One of the governing principles determining the roses chosen for the rose garden at Mesnil Geoffroy is their scent: around 1200 roses have been brought together in a sheltered space within the park where their fragrance is very much in evidence.  It is a delight to walk there on a summer’s day  Yet nothing is more variable than the scent of roses.  Old European rose varieties have, in general, a strong scent which is one of their characteristics.  In contrast, roses from the Far East have a very light fragrance.

Hybrid roses which are the result of crossing existing varieties, display a range of different scents: citrus, musk, apple etc.  But not all roses are scented.  For example the hybrid teas developed in the 20th century have practically no fragrance as rose breeders concentrated on the form of the flower of the rose, the shape of the bud, their vibrant colours and their repeat flowering.  However, since the appearance of English roses in the 1960s, the scent of the rose is again important and is one of the main characteristics of these roses.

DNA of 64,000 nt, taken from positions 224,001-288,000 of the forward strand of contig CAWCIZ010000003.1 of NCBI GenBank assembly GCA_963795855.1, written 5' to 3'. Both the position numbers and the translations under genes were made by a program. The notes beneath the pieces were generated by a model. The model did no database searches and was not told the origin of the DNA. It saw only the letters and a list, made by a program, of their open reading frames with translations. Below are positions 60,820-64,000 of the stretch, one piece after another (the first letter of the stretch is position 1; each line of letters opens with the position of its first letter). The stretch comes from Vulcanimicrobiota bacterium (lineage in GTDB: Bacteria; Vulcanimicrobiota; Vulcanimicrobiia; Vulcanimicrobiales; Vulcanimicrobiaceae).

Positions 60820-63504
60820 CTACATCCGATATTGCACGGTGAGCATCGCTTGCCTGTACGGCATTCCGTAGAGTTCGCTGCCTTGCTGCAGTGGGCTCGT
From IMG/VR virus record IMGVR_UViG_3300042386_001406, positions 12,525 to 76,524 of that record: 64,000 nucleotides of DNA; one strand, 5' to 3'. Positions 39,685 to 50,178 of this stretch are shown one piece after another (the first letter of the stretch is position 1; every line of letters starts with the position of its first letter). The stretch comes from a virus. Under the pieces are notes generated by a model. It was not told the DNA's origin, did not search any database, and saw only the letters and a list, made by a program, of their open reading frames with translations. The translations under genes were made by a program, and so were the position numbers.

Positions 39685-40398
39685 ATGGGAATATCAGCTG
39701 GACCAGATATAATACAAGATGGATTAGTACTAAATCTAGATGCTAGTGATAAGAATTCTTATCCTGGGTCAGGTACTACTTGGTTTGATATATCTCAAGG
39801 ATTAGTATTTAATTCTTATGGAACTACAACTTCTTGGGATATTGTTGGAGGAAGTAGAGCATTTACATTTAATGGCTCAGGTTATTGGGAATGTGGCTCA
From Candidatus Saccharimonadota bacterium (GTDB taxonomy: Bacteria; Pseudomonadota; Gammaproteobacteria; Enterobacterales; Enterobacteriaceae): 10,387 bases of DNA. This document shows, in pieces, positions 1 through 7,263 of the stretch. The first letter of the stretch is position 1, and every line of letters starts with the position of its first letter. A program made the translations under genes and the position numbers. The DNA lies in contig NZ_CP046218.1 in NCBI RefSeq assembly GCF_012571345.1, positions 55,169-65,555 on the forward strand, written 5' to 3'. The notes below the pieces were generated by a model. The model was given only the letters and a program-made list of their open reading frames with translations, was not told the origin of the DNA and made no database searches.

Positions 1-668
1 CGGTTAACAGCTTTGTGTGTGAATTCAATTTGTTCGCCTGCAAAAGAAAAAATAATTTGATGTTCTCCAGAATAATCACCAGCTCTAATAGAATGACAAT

The intensity of the fragrance of a rose will vary during the day.  It is at its most powerful in the morning and just before nightfall.  The scent is also influenced by such other factors as for example, the stage of development of the flower (most powerful at full bloom stage), the weather and the quality of the soil.

Further information (in French) can be found in a booklet written by Prince Kayali (« Le Rosier Pratique ») which is on sale in the ticket office for 10 Euros.  In addition to information on the different rose varieties and their history, the booklet offers practical advice for gardeners.

Abraham Darby

Velvet fragance

Perron du château